A photograph of an urban street. Featuring a pedestrian on a path and a bus on the road next to them. As a recent report highlighted concerns for vulnerable road users.

Safety Concerns For Vulnerable Road Users

The European Transport Safety Council have released their 13th Annual Road Safety Performance Index (PIN) Report in June. The report highlights safety concerns for vulnerable road users.

The report reveals that 70% of those killed or seriously injured on urban roads in European cities are pedestrians, cyclists and motorcyclists. Although urban road deaths have decreased, it is half the rate of those on rural roads over the same period.

The report highlighted the need to encourage more vulnerable road users onto the roads by building safety measures, one of the key challenges will be around reducing speeds and developing safe and convenient walking and cycling infrastructure.

Dovilė Adminaitė-Fodor, the lead author of the report commented “As long as people don’t feel safe walking and cycling in our towns and cities, many will be discouraged from using the most sustainable modes of transport. This can create a vicious circle because people who take the car instead put all the vulnerable road users around them at greater risk.

“Over the next ten years, we want to see the EU and all European countries investing in urban transport in a way that prioritises the most vulnerable road users.  This is not just about safer infrastructure and setting safe speed limits but also better enforcement of speed limits as well as reducing drink driving and distraction.”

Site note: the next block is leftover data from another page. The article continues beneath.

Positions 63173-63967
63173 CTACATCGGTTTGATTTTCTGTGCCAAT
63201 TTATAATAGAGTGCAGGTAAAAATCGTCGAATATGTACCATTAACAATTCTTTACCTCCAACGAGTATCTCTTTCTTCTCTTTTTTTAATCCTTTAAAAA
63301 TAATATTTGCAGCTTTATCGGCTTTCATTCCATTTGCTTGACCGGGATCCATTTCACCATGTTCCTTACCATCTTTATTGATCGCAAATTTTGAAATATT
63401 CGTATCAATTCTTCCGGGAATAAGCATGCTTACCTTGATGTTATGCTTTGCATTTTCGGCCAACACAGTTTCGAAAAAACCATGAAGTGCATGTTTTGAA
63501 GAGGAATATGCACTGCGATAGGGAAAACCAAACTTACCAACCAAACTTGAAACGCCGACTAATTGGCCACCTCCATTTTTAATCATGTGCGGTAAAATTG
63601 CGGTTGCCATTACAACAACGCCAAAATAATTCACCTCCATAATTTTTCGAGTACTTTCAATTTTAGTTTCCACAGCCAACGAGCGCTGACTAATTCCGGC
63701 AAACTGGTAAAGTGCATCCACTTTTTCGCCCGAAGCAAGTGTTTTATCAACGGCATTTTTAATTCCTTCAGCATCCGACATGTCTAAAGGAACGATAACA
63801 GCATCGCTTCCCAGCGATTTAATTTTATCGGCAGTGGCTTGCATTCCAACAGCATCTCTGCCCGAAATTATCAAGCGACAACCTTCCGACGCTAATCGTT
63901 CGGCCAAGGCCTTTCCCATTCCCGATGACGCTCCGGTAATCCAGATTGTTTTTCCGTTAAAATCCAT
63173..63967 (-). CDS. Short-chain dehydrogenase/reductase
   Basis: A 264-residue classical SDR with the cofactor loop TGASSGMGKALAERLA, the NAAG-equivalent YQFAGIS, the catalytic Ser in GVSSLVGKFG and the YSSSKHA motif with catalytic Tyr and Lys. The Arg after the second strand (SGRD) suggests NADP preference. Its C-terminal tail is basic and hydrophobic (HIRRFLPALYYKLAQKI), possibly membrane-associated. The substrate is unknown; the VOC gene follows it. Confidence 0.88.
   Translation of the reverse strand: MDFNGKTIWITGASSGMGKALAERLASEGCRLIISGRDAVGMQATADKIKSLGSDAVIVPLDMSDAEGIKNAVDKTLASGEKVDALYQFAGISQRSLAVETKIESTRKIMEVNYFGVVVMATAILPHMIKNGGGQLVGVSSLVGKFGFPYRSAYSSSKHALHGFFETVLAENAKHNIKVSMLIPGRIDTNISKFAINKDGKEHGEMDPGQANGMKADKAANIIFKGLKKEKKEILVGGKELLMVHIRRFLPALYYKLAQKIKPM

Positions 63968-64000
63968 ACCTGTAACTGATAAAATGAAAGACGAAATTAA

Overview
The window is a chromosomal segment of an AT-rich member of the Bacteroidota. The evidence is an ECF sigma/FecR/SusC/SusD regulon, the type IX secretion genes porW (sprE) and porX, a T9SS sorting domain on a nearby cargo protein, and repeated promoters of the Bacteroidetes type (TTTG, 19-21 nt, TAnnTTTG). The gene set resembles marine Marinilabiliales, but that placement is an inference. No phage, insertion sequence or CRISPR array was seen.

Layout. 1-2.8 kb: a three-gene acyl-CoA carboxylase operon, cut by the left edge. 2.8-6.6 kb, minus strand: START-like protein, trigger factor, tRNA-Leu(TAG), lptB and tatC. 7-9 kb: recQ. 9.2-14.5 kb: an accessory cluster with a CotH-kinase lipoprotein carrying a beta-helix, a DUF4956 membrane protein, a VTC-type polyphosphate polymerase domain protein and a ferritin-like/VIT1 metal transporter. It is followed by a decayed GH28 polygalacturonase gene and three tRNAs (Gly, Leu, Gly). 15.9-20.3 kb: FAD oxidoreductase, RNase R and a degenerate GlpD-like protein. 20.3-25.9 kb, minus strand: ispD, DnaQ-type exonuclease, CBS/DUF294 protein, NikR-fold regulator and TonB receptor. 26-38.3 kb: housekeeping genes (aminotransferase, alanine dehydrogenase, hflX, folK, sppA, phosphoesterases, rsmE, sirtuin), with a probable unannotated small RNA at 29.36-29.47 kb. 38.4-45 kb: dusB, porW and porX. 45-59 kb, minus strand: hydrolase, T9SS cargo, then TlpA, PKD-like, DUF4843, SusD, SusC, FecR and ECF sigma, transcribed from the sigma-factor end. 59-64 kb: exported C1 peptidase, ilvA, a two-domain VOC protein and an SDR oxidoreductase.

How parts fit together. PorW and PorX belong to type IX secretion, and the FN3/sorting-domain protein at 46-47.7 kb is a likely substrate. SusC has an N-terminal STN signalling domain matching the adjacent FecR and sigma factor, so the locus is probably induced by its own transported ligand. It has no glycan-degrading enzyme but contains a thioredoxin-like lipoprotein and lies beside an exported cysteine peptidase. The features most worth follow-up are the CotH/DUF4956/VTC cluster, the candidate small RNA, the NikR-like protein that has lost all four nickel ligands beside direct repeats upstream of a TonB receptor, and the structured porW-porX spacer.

ETSC Infographic regarding sustainable urban mobility
Source: https://etsc.eu/70-of-road-deaths-in-european-cities-are-pedestrians-cyclists-and-motorcyclists/

The UK government have recently announced that they have commissioned a review on roads policing which will be jointly funded by the Department of Transport (DfT) and Highways England, to look at how policing of our roads currently works and what improvements can be made to fill any gaps identified.

This review will take two years, and will look at what is already working, but also what could work better. A pilot programme based on the review and consultation feedback could begin next year, looking to test out new initiatives to see what works best in reducing casualties on the road.

It will consider how to best police rural and urban roads, and the strategic road network. The DfT has also invested in the development of roadside breathalysers which will allow road users to be tested on the road with a reading that can then be used in court, rather than having to go to a police station for a test.

 

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